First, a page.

PC / MAC

Solar (Brat Design) [PC – Cancelled]

Solar is a cancelled sci-fi FPS that was in development around 2004 by Brat Designs, planned to be released on PC. The game was inspired by massive multiplayer FPS such as Battlefield 1942, and would have featured both single player and multiplayer modes over vast terrains, with up to 32 players. Single player would use multiplayer maps with the addition of advanced AI bots to simulate multiplayer gaming styles.

Some details about the game were available on the old Brat Design website:

“’SOLAR’ has two warring factions, each with its own set of weapons and vehicles, varying from trench mortars to long range bombardment cannons with payloads of neurotoxins. Transportation in ‘SOLAR’ varies by faction, each with a unique range of land, sea and air units, providing varied game play choices.

In addition to this are the Necro. An army of undead soldiers, re-animated by a toxic brew created by fallout from decades of nuclear, chemical and biological war. Mostly chaotic by nature, these troopers are a constant threat to both sides, but can be a useful resource if brought under the influence of one faction.

Interactive environments add another game play element to ‘SOLAR’. Buildings crumble as they are hit by shells or are crashed into with vehicles; gun emplacements can be manned to cut down the opposition in a hail of bullets trees and other incidental scenery can be cleared by a well placed grenade. All this leads to a dynamic, ever changing battlefield.”

Features:

  • Vast terrains with huge viewing distances
  • Interactive environments with fully destructible buildings
  • Weather conditions including fog, acid rain and snow
  • Three Campaigns (Earth, Mars and the Moon)
  • Two warring factions each with their own technology set
  • Advanced bot AI and path finding
  • Battlefields containing up 32 AI or Human players
  • Ground, aerial and aquatic vehicles capable of multiple crew members
  • Called in air strikes and artillery bombardments
  • Weapons of mass destruction (ICBM’s and Orbital laser platforms) Chemical, biological and radioactive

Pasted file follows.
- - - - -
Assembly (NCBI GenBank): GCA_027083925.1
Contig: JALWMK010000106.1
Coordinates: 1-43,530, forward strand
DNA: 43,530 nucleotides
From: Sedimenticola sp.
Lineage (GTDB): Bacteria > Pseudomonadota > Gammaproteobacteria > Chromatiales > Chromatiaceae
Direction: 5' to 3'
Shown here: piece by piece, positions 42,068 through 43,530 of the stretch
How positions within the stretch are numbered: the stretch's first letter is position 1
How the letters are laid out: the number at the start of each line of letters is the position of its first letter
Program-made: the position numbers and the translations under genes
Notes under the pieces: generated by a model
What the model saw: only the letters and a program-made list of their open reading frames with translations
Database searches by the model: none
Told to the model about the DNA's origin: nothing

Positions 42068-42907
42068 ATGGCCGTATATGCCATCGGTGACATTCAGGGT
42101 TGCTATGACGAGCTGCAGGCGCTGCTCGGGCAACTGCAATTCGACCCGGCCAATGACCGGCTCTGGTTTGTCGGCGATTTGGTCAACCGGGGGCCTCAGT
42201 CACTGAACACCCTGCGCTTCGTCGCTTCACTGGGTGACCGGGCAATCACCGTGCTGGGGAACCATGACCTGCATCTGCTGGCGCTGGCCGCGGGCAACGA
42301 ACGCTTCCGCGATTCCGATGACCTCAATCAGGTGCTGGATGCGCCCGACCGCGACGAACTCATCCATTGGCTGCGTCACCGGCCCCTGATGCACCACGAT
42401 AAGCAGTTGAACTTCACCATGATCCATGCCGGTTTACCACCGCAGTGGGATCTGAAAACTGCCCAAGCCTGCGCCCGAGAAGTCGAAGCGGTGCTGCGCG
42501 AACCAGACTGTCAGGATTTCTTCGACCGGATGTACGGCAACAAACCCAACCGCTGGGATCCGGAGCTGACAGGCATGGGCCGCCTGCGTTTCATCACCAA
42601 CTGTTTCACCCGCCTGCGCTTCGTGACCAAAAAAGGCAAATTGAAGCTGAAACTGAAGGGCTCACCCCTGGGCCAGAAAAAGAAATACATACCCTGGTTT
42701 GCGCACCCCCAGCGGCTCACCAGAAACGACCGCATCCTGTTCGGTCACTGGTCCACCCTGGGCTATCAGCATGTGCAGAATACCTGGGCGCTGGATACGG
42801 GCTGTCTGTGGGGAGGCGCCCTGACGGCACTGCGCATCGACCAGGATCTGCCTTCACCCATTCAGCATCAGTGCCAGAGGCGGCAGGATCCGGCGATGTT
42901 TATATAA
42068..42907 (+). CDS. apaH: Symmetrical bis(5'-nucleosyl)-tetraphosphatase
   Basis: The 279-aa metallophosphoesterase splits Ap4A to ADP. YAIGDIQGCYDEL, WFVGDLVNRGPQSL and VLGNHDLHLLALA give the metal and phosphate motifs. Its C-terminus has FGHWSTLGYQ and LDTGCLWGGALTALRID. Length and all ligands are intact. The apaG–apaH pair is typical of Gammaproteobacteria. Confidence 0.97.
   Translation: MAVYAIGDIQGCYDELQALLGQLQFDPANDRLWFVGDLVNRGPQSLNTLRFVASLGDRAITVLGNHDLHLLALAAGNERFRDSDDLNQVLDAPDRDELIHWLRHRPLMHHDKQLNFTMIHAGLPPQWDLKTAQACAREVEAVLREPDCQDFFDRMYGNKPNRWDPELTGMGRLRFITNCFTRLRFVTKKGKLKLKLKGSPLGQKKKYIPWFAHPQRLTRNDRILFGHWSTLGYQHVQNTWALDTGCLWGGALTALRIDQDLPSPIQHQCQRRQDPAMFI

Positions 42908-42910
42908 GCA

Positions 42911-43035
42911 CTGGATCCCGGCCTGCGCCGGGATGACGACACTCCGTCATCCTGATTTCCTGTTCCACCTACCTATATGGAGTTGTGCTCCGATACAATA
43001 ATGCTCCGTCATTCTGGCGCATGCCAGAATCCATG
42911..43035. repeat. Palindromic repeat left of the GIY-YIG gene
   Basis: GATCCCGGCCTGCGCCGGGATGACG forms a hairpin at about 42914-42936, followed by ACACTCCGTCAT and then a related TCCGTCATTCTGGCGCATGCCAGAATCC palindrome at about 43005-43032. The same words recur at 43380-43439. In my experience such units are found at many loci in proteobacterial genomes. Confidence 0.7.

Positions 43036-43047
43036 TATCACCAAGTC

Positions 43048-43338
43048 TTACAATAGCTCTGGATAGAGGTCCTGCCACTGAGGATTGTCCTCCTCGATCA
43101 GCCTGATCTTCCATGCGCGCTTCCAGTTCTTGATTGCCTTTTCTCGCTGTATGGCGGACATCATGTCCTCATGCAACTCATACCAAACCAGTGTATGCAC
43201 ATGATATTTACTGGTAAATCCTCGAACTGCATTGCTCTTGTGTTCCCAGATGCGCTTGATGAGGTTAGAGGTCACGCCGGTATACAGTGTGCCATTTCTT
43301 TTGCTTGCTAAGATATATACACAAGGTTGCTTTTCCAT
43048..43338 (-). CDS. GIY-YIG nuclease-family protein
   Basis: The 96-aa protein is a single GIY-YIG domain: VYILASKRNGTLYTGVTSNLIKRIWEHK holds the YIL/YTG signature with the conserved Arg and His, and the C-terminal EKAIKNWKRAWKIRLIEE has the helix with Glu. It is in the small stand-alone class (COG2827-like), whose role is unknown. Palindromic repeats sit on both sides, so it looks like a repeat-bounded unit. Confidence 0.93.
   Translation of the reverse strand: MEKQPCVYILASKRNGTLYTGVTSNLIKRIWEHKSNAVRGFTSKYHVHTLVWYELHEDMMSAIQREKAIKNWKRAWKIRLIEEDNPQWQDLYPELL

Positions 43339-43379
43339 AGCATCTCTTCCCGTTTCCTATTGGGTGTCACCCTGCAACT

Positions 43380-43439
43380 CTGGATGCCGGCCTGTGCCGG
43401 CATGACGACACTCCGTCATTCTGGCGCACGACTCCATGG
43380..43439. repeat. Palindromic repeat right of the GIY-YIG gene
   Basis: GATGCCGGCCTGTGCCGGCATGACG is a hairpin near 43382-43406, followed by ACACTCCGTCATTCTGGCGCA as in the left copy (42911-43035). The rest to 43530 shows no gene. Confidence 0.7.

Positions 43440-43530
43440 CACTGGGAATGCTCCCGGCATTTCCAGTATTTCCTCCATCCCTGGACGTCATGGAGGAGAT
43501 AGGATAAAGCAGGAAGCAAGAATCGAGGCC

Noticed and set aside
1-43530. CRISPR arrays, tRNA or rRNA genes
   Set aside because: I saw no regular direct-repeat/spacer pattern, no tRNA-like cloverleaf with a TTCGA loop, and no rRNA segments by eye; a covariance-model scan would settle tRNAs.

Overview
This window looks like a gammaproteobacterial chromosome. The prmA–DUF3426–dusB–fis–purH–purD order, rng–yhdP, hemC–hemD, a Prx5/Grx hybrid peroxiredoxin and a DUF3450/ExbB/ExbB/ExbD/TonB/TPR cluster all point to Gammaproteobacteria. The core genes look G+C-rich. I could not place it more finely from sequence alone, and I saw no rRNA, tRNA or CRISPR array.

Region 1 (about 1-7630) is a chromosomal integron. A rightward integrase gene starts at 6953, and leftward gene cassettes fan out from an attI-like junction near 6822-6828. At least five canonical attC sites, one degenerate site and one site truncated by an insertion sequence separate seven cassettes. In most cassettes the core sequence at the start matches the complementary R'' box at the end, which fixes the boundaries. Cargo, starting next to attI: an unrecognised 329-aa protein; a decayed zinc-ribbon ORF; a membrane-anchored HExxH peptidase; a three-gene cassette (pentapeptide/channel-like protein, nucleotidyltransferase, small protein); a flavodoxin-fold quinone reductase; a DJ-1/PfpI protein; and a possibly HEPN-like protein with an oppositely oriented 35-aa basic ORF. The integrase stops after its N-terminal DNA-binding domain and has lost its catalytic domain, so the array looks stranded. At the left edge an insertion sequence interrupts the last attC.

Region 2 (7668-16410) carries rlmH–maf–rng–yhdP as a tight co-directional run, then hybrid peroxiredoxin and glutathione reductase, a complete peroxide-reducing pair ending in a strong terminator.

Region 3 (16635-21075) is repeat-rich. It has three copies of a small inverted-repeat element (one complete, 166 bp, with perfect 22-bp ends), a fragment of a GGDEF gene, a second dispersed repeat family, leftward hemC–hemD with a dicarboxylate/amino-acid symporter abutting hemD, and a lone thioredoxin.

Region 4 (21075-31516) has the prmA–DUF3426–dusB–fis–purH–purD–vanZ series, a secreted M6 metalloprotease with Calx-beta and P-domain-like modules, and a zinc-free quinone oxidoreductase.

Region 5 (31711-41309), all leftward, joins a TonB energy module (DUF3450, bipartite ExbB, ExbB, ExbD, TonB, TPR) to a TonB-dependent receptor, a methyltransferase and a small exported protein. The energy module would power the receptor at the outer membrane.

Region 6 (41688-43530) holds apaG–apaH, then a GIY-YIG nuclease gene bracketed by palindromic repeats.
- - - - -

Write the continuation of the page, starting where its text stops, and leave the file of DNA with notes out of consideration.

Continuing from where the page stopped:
• Cooperative MP modes including, Interdiction, Retrieval, Assault, VIP Escort, Search and Destroy, Recon, Rescue and Sabotage
  • Standard MP modes including Last man standing, Death match, Team Death Match, Capture the flag, Assault and King of the Hill
  • MP playable demo currently available for publishers only.

Gaming websites such as Eurogamer and Gamespot wrote about Solar at the time, but it seems Brat Designs was not able to find a publisher interested in their project and that could be the reason for it never being released. A trailer for the game was released by the team (also re-uploaded on GamersHell), but we cannot find it anymore online (if you have a copy of the file, please let us know!). The same team was also working on another cancelled game titled Toon Army for Xbox and Playstation 2.

Thanks to SarkSweet for the contribution!

Images: 

Heavy Gear 3 (Savage Entertainment) [PC – Cancelled]

Heavy Gear 3 is a cancelled mecha based FPS that would have been the third chapter in the HG series, in development around 1999 by Savage Entertainment and planned to be published by Activision on PC. The team wanted to expand the mechanics found in previous Heavy Gear games, adding more robots, on-foot fighting and exploration, similar to what Titanfall did 15 years later.

Some details about this lost game were shared online by former Savage artists and producers:

“This was Savage’s first project after being “spun-off” from Activision. It was an exciting opportunity to build on the success of Heavy Gear 2 and a coinciding children’s TV show based on the series. We started with a very small team of 6 to handle environments, characters, and animation. Some new visual advances were spectacular maps to add shine/material variation, multiple texture terrain painting and emissive alpha.  We were able to expand the universe by introducing a new class of “Gear” called the Paladin. His  design was inspired by a medieval suit of armor and was backed by the new “Bishop” Reich. Many of our features were ahead of their time, such as the Gear Pilot being able to get out of his Gear and fight on foot, while the Gear protected him – this is a major element of “TitanFall” being released March 2014. […] Unfortunately, Activision couldn’t decide what kind of game they wanted to make (single player or massive multiplayer) and cancelled the title.”

“Our first project was to be Heavy Gear 3. Our goal at Savage was to have one team where no one was a pure manager. Everyone would work directly on the project. I worked as a 3D artist on Heavy Gear 3 in addition to my role as Producer, and CFO of the company. Sales of Heavy Gear 2 didn’t live up to expectations and Activision exited the giant robot combat market, cancelling Heavy Gear 3.”

Concept art from this lost game are preserved below, to remember its existence.

Images: 

Hordes (System 3) [PC – Cancelled]